Again, in this case, the child is using the memorized or repeated phrase, but this time he is using it in a functional manner. He is asking for a drink, and his request is understood—but he is not coming up with his own phraseology.

It can be difficult to identify functional versus non-functional echolalia, because memorized phrases may sound appropriate or correct when they aren't (and vice versa).

For example, a child might reply "peanut butter and jelly" to the question "What did you have for lunch?" even if he actually had a ham sandwich—not out of a desire to mislead, but because he has memorized "peanut butter and jelly" as the appropriate response to a particular question.

Similarly, a child might use an inappropriate phrase such as "back off Lieutenant" when angry because he heard it used by an angry character in a movie; in this case, the child is using the phrase functionally to express an idea but is using it in the wrong context.

What to Do

People who wander around repeating words and phrases are often the subject of whispers and stares; as a result, it may seem reasonable to try to limit your child's echolalia. But the reality is that echolalia can serve a valuable function and may be a very positive behavior in the right circumstances.

Trying to "extinguish" echolalia is almost always a bad idea.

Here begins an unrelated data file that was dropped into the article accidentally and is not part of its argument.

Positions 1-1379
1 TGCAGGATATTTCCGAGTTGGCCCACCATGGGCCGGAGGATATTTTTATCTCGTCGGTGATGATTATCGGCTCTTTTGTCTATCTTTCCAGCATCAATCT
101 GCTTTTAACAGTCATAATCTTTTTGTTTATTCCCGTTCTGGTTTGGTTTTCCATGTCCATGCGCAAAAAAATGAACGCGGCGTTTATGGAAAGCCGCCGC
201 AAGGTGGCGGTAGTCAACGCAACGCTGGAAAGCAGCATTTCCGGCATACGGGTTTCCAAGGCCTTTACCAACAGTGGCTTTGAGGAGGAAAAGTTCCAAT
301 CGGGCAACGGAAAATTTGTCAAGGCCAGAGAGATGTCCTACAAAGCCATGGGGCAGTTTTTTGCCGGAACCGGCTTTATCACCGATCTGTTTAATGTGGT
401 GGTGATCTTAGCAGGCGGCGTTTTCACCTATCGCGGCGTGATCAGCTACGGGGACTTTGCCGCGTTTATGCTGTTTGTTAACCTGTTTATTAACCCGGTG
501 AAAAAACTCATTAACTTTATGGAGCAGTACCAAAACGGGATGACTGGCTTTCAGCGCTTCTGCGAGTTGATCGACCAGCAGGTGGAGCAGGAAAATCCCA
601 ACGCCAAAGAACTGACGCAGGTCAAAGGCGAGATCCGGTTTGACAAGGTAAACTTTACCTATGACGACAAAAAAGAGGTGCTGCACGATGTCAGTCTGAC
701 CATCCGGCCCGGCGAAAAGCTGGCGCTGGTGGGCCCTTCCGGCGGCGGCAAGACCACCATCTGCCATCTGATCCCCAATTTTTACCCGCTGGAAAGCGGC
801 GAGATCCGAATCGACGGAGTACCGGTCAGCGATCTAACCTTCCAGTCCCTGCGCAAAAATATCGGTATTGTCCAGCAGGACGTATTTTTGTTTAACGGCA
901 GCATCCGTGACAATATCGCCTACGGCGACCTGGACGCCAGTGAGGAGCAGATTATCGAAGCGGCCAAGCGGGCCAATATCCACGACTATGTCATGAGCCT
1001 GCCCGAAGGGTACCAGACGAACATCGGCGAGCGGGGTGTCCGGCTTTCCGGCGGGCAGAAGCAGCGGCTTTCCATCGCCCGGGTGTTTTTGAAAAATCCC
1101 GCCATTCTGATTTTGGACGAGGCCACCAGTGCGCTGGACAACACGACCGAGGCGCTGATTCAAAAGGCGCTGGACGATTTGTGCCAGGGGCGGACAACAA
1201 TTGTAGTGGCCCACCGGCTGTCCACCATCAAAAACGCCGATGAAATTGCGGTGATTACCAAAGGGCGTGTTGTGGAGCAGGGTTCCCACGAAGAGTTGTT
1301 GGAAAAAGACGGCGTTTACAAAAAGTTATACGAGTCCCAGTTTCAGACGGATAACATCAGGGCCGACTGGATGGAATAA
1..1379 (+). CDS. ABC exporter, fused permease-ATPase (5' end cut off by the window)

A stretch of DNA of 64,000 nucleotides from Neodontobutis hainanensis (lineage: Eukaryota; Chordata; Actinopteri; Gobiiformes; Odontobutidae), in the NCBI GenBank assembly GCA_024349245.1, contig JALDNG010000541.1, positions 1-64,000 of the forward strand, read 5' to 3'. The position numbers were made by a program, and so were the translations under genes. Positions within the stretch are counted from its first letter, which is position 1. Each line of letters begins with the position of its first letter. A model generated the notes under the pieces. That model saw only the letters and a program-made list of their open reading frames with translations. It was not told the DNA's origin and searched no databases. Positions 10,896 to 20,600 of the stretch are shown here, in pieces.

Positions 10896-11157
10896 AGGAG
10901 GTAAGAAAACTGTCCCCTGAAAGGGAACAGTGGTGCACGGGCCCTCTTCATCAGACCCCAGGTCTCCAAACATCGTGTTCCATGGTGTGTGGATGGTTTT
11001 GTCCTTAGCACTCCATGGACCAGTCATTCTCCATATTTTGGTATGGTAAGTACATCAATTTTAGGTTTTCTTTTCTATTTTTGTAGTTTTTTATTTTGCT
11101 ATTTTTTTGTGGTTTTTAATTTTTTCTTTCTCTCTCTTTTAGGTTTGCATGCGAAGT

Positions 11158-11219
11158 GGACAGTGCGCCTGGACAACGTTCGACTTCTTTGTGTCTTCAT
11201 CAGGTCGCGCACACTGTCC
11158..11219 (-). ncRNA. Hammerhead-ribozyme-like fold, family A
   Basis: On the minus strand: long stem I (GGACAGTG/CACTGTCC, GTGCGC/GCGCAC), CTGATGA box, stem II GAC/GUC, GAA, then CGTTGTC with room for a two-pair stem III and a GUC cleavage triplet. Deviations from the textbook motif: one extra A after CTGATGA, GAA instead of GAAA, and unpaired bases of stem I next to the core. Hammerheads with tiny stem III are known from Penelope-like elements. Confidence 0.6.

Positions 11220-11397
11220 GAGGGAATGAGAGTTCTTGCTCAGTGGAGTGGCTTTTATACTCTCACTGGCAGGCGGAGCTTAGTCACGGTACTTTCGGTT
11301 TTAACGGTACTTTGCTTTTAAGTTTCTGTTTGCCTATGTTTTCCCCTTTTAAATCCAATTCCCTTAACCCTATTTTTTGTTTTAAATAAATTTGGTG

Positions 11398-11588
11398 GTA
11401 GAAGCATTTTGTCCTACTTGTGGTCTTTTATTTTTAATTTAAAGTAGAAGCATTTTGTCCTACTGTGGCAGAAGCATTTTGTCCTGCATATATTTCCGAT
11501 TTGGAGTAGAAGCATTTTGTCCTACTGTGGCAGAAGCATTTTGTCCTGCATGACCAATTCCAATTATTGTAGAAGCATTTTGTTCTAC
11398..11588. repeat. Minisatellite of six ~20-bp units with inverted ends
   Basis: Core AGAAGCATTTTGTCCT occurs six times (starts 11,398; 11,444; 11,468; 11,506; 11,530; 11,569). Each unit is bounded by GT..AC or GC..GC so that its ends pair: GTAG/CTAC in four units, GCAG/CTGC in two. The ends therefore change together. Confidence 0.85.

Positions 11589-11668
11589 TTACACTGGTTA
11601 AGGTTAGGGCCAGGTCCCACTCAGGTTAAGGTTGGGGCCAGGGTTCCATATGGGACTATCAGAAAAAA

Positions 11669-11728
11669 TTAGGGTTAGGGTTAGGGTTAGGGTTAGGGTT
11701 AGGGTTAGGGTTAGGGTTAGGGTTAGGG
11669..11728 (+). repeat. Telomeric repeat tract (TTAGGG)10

When echolalia is functional, it's a cause for celebration: your child has developed a tool for communicating his wants and needs, verbally. The fact that he has done so means that he is able to do much more, with the help of a speech therapist.

Even when echolalia is less functional it's usually a good starting point for speech and/or play therapy.

For example, a child might memorize entire segments of a favorite video, and recite them over and over. The child's purpose in reciting may be to calm himself or reduce anxiety but the recitation may also indicate a real fascination for aspects of the video.

In either case, play therapy such as Floortime and speech therapy with a therapist familiar with pragmatic speech therapy can help your child to use her language skills more and more appropriately.

In the long run, your child's echolalic speech will almost certainly become more typical and functional. Even if your child never develops typical communication skills, using words to self-calm is always better than aggressive behavior.